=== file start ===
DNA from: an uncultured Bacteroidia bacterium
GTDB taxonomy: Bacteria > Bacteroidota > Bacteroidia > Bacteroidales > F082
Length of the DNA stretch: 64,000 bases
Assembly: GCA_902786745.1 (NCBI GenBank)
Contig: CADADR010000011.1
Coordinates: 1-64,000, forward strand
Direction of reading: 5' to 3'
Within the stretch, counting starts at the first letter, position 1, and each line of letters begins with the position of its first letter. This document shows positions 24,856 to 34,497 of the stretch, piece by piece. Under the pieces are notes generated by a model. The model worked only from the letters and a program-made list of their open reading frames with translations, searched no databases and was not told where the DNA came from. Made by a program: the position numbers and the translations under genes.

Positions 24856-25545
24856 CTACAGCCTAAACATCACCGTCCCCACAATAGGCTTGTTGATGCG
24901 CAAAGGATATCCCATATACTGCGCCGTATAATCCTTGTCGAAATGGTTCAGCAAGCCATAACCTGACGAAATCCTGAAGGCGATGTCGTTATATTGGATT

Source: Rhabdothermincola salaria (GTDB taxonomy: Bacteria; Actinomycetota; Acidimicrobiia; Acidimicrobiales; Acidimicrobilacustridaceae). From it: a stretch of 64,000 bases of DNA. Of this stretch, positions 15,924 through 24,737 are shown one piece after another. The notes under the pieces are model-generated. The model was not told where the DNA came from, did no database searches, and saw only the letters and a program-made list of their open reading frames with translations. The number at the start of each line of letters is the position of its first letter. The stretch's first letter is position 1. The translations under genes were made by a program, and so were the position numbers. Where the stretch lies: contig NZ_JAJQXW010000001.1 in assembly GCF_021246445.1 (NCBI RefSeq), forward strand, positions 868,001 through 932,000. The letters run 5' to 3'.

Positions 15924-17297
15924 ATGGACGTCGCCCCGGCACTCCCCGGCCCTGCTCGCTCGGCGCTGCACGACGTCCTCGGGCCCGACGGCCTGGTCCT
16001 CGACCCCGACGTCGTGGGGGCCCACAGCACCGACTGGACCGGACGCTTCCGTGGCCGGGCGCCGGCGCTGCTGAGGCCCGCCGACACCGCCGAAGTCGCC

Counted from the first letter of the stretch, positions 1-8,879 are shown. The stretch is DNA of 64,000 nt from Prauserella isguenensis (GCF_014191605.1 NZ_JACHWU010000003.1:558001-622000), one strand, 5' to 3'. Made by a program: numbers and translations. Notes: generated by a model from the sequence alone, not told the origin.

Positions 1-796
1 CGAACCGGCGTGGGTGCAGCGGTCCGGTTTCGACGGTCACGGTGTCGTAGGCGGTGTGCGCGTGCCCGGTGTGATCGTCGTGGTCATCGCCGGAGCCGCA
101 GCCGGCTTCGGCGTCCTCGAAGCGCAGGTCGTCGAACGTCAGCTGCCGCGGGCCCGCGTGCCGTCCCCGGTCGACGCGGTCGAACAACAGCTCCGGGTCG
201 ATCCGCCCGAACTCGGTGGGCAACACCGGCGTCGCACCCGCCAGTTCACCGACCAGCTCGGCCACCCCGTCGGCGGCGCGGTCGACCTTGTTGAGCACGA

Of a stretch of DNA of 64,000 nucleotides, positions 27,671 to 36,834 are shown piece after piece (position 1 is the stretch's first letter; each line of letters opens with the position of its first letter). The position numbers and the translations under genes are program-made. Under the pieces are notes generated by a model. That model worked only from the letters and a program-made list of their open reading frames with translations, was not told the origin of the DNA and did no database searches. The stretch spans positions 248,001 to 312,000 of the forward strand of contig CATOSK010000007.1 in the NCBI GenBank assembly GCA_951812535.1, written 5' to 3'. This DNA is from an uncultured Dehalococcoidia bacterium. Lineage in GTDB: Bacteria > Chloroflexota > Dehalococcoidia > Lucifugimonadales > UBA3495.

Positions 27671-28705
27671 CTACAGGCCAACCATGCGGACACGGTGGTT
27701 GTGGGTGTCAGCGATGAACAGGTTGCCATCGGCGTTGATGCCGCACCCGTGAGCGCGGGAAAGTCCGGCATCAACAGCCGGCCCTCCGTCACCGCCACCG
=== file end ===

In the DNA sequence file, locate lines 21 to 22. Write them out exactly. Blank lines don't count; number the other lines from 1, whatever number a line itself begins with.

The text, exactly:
Of a stretch of DNA of 64,000 nucleotides, positions 27,671 to 36,834 are shown piece after piece (position 1 is the stretch's first letter; each line of letters opens with the position of its first letter). The position numbers and the translations under genes are program-made. Under the pieces are notes generated by a model. That model worked only from the letters and a program-made list of their open reading frames with translations, was not told the origin of the DNA and did no database searches. The stretch spans positions 248,001 to 312,000 of the forward strand of contig CATOSK010000007.1 in the NCBI GenBank assembly GCA_951812535.1, written 5' to 3'. This DNA is from an uncultured Dehalococcoidia bacterium. Lineage in GTDB: Bacteria > Chloroflexota > Dehalococcoidia > Lucifugimonadales > UBA3495.

Positions 27671-28705